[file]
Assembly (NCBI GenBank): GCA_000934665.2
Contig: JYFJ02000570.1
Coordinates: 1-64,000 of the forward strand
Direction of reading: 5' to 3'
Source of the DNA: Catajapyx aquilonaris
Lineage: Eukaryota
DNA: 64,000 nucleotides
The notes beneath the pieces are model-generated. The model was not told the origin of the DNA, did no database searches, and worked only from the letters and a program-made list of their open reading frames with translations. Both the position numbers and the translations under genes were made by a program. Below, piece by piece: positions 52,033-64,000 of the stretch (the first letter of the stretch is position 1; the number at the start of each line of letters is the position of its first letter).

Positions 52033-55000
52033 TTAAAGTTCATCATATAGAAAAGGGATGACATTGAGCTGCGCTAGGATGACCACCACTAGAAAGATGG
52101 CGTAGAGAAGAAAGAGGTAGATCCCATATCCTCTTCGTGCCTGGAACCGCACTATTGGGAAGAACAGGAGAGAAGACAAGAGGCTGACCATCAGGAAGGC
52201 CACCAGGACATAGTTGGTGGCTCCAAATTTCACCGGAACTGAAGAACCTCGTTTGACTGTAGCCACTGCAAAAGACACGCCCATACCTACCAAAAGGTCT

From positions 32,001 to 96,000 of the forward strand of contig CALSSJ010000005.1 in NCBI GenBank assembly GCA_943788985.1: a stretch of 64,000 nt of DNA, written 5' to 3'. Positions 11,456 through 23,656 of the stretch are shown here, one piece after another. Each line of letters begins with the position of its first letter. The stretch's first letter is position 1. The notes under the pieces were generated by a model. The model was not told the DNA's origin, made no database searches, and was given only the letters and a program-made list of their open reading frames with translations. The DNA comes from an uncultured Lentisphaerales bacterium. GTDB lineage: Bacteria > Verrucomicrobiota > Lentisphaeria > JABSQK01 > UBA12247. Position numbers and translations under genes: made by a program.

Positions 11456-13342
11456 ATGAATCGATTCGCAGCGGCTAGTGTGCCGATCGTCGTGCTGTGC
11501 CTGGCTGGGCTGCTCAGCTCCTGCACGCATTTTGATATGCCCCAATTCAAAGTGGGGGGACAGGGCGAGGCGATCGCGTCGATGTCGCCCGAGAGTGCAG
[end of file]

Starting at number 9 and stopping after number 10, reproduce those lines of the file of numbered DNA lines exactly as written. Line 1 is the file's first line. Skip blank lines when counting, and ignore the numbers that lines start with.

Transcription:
Positions 52033-55000
52033 TTAAAGTTCATCATATAGAAAAGGGATGACATTGAGCTGCGCTAGGATGACCACCACTAGAAAGATGG